Presumably ignoring the suggestions made by his Education Ministry, Cambodian Prime Minister Hun Sen used a lengthy speech on Tuesday to announce that all Grade 12 students will automatically pass their final high-school exams this year, a decision wrapped up as a populist, heartfelt gesture amid a crisis, yet revealing of problems of how government decisions are made.
Cambodia’s schools have been hit hard by the Covid-19 pandemic, most having to close between March and September, forcing the exams to be delayed. Granted, Hun Sen noted that he would be criticized for this latest move, though he argued, “We do not have any better choice than this.”
Not quite true. For sure, it’s better than failing all students or allowing the virus to spread as a community-transmission outbreak that began in mid-November isn’t yet definitely over, though it’s difficult to see how this is any more fair than using students’ previous semester’s work to decide their final mark (which Hun Sen expressly said was worse than his solution).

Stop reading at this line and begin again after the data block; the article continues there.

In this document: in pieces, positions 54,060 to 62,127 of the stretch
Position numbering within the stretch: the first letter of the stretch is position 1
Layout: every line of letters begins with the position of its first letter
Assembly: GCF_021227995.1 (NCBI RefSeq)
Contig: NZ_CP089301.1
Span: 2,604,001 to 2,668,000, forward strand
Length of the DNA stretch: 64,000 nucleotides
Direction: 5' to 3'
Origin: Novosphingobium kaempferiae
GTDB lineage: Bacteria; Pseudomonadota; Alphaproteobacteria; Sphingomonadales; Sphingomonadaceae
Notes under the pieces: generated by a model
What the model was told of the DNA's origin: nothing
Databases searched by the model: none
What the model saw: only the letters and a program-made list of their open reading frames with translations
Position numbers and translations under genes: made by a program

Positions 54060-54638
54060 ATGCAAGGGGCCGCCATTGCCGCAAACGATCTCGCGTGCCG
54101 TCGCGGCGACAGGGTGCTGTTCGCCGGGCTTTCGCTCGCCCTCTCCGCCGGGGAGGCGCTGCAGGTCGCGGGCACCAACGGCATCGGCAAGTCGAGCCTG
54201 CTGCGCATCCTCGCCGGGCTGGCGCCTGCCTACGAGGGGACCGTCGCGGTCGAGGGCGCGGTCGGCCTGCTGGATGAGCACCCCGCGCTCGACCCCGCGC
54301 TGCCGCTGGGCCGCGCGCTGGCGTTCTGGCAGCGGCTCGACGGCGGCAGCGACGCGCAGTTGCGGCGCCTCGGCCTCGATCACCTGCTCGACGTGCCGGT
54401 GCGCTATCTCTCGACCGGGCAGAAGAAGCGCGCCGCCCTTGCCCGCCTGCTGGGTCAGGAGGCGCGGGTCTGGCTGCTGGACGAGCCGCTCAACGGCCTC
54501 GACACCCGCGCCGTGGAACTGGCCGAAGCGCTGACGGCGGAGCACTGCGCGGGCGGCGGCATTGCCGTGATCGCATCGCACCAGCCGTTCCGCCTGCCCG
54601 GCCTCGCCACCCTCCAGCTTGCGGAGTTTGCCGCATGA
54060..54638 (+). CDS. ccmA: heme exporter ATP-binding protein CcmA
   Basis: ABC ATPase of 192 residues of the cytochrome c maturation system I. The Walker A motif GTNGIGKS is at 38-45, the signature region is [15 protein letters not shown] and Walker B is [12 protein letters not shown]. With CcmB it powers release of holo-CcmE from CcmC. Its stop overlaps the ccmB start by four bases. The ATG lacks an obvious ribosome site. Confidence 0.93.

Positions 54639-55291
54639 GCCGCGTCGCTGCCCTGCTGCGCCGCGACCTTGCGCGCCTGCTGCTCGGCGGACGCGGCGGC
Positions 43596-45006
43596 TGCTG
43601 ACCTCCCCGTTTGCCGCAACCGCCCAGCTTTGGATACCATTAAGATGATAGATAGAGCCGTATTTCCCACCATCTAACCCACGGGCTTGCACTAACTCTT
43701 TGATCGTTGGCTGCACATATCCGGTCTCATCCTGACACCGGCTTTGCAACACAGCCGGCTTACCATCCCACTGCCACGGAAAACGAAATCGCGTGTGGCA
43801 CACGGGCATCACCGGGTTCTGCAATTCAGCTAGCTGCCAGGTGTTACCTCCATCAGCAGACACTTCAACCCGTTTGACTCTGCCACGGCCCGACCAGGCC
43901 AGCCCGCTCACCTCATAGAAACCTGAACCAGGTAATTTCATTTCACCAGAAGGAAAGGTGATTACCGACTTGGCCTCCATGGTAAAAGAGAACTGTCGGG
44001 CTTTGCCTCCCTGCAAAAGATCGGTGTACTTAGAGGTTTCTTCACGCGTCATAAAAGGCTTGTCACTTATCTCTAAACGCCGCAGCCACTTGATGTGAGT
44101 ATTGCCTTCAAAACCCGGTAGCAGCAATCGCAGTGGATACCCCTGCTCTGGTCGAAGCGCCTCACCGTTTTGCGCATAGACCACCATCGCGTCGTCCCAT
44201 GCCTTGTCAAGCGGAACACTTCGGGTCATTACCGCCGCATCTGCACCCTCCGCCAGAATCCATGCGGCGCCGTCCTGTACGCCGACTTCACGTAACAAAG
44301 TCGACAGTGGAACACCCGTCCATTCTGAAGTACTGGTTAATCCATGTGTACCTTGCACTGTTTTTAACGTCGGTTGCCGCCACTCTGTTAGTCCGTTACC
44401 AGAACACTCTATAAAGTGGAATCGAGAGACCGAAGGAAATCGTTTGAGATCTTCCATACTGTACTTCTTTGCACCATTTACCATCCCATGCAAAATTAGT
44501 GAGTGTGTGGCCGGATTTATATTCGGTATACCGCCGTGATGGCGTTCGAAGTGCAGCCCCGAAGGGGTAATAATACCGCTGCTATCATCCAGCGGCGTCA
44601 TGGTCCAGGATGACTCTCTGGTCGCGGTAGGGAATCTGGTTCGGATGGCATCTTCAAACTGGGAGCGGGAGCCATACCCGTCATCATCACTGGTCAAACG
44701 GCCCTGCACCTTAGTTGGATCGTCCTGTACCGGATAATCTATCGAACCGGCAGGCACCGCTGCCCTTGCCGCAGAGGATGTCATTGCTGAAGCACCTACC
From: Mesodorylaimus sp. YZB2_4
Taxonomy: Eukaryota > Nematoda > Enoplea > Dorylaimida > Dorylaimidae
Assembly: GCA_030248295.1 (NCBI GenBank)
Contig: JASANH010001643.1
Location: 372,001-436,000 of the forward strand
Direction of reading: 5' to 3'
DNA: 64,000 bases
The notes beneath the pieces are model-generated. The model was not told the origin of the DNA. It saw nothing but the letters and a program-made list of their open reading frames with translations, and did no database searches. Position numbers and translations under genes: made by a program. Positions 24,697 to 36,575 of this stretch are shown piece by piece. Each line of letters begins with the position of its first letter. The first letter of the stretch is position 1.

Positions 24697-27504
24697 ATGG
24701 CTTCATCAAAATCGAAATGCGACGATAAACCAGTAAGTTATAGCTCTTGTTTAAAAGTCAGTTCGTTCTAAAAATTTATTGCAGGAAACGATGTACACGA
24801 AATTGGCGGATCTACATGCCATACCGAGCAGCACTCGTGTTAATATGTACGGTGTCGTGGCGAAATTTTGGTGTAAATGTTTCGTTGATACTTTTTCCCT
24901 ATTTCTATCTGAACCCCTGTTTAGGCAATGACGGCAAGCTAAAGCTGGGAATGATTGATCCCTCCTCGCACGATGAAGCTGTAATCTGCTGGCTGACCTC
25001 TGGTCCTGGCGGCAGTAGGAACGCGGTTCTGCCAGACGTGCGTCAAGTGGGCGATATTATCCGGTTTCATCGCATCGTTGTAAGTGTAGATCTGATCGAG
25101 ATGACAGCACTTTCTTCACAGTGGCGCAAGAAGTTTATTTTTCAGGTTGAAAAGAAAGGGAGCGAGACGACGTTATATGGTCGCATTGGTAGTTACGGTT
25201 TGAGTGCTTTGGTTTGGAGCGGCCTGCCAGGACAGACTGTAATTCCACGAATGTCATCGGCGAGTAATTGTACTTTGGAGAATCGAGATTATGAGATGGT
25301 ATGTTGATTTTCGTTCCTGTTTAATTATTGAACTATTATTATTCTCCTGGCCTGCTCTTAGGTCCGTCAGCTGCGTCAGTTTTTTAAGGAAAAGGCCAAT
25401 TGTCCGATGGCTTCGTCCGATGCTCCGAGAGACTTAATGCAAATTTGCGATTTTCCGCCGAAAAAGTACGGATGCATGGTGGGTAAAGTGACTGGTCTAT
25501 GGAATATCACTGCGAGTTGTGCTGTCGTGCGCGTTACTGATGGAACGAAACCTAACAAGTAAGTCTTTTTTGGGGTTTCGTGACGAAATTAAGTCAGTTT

But one could also have devised some other alternatives, such as establishing a final mark from continual assessment or changing the way the final exams are sat.
(When France canceled the baccalauréat this year for the first time in history since it began in 1808 under Napoleon Bonaparte, it resolved the situation through calculating previous marks and teacher assessments – not a fair resolution but one that didn’t disrupt the entire education system for a year.)
Hun Sen could also have at least consulted with the Education Ministry before making this decision, to lessen the burden on its civil servants, who are now reeling to respond.